Recent storm seasons are a bit “calmer”, but phenomena, when they do appear, become extreme much more often, believes scientist Artur Surowiecki from the University of Warsaw. This may be the result of a number of different factors.
In the last several years, we have been observing a trend in Poland of a slight, but still, decrease in storm activity. – However, if they do occur, the phenomena can become extremely intense – said Artur Surowiecki, a researcher of dangerous weather phenomena from the University of Warsaw and president of the Skywarn Polska association (Polish Storm Hunters).
He added that this is mainly due to the process of climate warming.
– Between the Arctic Circle and the subtropical climate zone, i.e. the south of Europe, the thermal gradient, i.e. the difference in temperature of air masses, decreases. The consequence is a decrease in wind speed, i.e. lower dynamics of air flow in the troposphere over the central part of Europe, and therefore also in Poland. Strong and well-developed thunderstorm systems require the simultaneous occurrence of atmospheric instability, as well as a sufficiently large variation in wind direction and speed between individual levels of the troposphere. And since the state of equilibrium of the unstable atmosphere is less often connected with the dynamic flow of air masses, strong winds are formed less often. storms he explained.
Other factors contributing to the less frequent formation of thunderstorms are: lack of moisture (due to the presence of higher temperatures, the difference between the air temperature and the dew point temperature increases) and blocking atmospheric convection (i.e. rising warm and moist air portions from which storm clouds develop) by temperature inversion in the lower part of the atmosphere (when the temperature increases with altitude, not decreases, which is the norm).
A season different from the previous ones
According to Surowiecki, this year’s storm season has been “quite calm” so far compared to previous years. – In general, compared to the last few decades, not much has happened. On the one hand, it’s good, but on the other hand, it’s very puzzling why there are fewer storms than usual – he said.
One possible reason is the record warm year across the globe. – Of course, the rate of global temperature increase is primarily influenced by human activity, but not only. For example, a year ago there was a gigantic volcanic eruption in the Pacific, which caused the release of huge amounts of water vapor into the stratosphere, which will remain there for several years. As water vapor is a greenhouse gas, the effect of increasing global warming is and will be visible. In addition to air temperature, the temperature of the oceans is also exceptionally high, for example, the Atlantic Ocean is record warm this year – said Surowiecki.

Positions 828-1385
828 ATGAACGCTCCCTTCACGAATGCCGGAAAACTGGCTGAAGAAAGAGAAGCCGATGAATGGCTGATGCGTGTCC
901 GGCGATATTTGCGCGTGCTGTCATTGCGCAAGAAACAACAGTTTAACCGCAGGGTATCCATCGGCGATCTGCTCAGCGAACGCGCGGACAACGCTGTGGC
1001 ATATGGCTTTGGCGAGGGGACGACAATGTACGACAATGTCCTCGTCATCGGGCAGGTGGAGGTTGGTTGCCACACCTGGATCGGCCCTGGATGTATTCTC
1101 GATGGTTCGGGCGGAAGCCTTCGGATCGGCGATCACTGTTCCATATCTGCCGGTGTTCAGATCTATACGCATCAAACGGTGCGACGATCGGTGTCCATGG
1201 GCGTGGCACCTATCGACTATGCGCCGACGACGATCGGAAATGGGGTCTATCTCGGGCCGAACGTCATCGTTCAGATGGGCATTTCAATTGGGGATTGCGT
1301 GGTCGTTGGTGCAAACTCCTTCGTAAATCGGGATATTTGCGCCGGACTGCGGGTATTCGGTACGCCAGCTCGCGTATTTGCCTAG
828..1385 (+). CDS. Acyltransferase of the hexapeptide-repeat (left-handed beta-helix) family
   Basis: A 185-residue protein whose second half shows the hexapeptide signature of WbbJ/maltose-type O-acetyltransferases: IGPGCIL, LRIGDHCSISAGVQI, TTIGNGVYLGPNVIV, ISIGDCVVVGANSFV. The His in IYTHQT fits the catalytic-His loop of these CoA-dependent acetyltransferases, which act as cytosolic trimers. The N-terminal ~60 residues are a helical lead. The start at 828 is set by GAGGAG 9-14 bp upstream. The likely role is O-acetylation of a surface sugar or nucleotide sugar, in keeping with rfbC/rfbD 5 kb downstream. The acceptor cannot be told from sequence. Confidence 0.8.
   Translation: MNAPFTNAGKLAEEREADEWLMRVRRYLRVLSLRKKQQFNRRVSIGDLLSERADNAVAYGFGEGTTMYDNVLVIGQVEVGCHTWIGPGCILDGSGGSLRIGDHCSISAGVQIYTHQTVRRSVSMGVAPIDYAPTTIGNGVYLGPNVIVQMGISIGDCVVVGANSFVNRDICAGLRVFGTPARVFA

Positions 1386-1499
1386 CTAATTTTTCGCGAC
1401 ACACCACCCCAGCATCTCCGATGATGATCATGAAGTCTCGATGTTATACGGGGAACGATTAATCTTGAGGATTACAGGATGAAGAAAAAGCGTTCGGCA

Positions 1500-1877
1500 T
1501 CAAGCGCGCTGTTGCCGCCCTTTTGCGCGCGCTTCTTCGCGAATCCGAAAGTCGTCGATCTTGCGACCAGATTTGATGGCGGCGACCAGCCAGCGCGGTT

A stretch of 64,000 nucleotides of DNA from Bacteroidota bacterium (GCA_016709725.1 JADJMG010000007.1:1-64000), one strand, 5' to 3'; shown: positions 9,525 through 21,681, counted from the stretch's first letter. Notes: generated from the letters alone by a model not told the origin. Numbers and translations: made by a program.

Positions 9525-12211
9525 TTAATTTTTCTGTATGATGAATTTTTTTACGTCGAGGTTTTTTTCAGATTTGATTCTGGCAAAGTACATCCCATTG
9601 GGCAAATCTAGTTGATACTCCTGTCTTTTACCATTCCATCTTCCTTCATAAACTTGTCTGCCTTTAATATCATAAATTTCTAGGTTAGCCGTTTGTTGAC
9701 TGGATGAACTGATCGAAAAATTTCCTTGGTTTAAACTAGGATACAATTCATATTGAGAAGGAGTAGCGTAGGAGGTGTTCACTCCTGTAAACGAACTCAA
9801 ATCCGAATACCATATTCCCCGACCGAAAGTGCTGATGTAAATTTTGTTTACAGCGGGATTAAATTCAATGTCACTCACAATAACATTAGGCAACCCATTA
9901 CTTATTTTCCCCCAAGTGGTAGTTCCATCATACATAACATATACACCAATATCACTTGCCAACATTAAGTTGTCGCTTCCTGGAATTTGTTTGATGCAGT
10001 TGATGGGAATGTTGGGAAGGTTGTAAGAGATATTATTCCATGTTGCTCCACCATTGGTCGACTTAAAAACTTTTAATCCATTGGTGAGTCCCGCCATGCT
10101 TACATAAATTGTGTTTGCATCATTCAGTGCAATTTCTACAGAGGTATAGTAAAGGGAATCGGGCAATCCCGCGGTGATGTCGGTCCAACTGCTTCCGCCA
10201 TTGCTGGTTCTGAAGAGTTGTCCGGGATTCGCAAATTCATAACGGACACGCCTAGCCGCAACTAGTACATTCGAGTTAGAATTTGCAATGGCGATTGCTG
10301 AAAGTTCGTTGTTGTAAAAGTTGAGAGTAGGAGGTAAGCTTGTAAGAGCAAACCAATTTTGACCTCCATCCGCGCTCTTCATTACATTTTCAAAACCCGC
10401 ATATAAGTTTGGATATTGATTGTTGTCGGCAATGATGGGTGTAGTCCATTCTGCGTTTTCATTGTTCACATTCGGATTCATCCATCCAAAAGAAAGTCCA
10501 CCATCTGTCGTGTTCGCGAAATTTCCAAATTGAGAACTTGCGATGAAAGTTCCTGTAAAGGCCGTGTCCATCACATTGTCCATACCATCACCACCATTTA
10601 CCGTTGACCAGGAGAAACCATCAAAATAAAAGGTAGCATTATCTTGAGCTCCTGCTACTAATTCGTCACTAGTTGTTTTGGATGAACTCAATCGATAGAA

Surowiecki studies dangerous atmospheric phenomena accompanying storms. – At the moment, the subject of my research are mesoscale convection systems, or storm supercells, which are the cause of dangerous accompanying phenomena such as torrential rainfall, large hail, hurricane gusts of wind or tornadoes. I study these phenomena in Poland and Europe, assessing their frequency, trends of changes in frequency and severity – he described.
In the study of storms, he is most fascinated by the dynamics of these phenomena. – For example, in recent days I have seen how a threatening storm ahead of me suddenly weakened and then disappeared, and the sun came out from behind the clouds. Trying to explain the reasons for the behavior of these phenomena is extremely interesting to me – he said.
Lots to discover
When asked whether scientists know more than they don’t know about storms, he opted for the second option.
– We still don’t know enough about thunderstorms, since we can’t even predict the exact intensity and location of convective systems 24 hours in advance. Of course, we must note here that these are point phenomena covering small areas, and in fact the result of the numerical weather model only tells us about the probability of, for example, the place where a potential storm will develop. However, if the model predicts a storm system with specific characteristics in one place, and eventually it develops several dozen kilometers away and with other characteristics, it is still far from perfect. New methods of modeling the state of the atmosphere, based, among others, on multidimensional neural networks, give hope for improving this state of affairs – he concluded.
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